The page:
Resolution Up Front:
- Modify the shortcut used to start Outlook by right-clicking it (hold shift if clicking a Start Bar icon) and selecting “Properties”
- In the “Shortcut” tab, select the “Maximized” option from the drop-down menu for the “Run” field.
- Choose “OK” and use the shortcut to start Outlook.
- When the maximized Outlook window appears, right-click the Start Bar and choose “Cascade Windows”.
- This will arrange all of your windows, Outlook included, in a cascading presentation. It seems to force the Outlook application to render its GUI in a coherent screen position, thereby resolving the problem of the GUI’s unwillingness to appear. This seems to solve the problem in a manner which persists across application and system restarts.
A coworker approached me with a strange Microsoft Office problem today (I’m the resident Windows guy in the UNIX/Linux basement): he could start Outlook 2010, and though the Systray icon and Start Bar would attest to the program’s running state, no GUI window would appear. None could be coerced into existence with the standard procedures, either;
- Alt+Tab failed to display the window
- Hovering over the Start Bar icon would yield the standard preview pane, but no Window was drawn within it (just a small Outlook icon) and no window would appear when it was clicked.
- Entering Task Manager, right-clicking the Outlook process in the Applications tab, and commanding “Bring To Front” obviously took action (the Task Manager window would be sent to the background, behind the Start Bar) but produced no Outlook GUI.
Theory of Action:
So, when I first encountered this issue, I started Outlook in safe mode from the command line (C:\Program Files\Microsoft Office\Office14\OUTLOOK.EXE” /safe) and this produced the GUI. Thinking this was indicative of an Add-In problem, I checked my coworker’s machine for strange Add-Ins, but found nothing even remotely interesting (the worst possible third party Add-In was from Apple). I tried disabling them all and starting the software outside of safe mode, but this failed to work.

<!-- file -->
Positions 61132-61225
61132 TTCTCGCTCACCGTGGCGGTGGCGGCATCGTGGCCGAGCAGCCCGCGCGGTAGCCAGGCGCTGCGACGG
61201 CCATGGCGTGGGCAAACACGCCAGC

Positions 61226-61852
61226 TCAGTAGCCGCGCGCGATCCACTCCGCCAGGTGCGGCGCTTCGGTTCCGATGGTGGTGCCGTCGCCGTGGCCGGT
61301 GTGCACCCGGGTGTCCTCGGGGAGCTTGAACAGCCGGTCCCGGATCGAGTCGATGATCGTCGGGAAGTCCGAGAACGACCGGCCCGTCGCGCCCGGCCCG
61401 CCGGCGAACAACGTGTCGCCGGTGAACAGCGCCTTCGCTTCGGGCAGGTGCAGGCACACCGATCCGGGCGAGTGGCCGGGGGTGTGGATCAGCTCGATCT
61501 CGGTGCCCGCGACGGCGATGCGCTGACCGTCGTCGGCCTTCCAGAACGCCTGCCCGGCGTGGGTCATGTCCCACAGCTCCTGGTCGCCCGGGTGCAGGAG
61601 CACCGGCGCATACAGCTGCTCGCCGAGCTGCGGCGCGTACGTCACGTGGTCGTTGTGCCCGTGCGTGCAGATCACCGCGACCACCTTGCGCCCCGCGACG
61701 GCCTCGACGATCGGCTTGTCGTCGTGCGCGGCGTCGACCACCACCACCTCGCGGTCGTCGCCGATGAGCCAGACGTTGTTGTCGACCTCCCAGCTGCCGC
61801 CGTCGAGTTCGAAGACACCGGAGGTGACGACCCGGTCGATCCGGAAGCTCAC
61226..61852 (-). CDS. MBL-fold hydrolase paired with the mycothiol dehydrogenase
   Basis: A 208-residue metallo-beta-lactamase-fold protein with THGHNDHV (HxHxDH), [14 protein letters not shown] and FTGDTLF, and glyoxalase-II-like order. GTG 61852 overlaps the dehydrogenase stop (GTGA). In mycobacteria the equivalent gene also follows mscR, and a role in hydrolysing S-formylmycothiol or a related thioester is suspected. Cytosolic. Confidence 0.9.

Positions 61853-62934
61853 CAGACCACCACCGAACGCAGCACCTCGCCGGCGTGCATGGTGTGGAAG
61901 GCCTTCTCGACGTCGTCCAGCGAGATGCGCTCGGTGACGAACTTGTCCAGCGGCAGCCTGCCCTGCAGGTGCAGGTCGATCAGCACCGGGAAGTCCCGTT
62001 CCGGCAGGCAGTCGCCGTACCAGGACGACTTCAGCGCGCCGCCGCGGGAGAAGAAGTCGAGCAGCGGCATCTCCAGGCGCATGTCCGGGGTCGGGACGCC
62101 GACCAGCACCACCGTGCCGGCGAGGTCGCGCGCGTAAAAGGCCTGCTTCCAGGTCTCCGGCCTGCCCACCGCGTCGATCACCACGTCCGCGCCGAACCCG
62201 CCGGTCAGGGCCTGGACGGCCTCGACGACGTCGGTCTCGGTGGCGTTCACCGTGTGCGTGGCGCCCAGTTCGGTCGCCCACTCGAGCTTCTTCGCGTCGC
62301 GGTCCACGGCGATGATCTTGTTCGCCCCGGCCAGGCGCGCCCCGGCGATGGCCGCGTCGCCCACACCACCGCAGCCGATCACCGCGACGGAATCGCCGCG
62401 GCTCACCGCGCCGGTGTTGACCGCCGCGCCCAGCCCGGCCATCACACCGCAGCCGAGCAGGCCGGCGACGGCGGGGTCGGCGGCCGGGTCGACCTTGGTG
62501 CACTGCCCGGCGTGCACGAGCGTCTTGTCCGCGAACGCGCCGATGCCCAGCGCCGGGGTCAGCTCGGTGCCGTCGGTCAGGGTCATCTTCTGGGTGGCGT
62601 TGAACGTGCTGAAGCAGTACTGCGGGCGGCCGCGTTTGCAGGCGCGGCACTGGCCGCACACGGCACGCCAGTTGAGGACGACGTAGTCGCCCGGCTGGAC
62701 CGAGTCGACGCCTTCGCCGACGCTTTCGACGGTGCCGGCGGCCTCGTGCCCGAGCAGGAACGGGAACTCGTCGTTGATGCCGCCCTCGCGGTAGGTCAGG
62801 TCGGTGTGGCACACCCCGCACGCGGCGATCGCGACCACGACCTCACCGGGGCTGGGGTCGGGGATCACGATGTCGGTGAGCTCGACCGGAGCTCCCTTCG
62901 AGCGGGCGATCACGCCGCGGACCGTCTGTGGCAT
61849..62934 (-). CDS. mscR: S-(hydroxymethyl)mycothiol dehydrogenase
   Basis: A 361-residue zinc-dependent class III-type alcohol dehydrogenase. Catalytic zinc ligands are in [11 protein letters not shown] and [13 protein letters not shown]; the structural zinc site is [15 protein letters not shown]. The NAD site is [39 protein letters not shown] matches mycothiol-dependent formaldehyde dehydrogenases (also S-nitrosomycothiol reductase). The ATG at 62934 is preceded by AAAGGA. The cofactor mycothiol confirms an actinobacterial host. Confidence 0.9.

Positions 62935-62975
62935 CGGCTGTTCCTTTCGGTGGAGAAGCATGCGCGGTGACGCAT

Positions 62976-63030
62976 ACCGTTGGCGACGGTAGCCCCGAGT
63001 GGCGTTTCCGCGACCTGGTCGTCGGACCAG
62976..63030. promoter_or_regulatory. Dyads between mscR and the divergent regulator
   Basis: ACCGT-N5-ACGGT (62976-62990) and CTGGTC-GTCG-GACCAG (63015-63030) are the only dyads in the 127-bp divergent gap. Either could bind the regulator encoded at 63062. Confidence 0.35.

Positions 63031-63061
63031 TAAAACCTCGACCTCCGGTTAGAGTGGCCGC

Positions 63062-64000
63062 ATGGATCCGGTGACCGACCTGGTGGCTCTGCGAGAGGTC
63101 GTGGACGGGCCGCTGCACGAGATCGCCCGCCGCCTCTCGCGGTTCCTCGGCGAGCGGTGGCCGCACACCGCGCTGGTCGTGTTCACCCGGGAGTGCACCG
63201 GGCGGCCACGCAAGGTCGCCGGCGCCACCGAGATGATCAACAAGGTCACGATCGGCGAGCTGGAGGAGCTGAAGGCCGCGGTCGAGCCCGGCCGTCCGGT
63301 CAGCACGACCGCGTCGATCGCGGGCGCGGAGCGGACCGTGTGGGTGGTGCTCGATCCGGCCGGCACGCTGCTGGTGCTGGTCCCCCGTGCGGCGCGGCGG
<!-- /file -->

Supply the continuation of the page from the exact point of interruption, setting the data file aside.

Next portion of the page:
So it looks like what’s probably happened is that, somehow, what I suspect is a Registry key holding the Outlook application’s GUI’s windowed position and resolution has become corrupt, preventing Outlook from properly rendering its GUI in a windowed mode. The “maximize” option gets around this problem by directing the application to fill the screen in a way that avoids any reference to this corrupt Registry key, but as soon as the application is moved from its maximized position in any way, the corruption causes it to disappear again.
The “Cascade Windows” option resolves the issue most likely because the OS forcibly modifies the Registry key containing the application’s GUI window’s resolution and screen position, overwriting the corrupt data.
That’s my guess!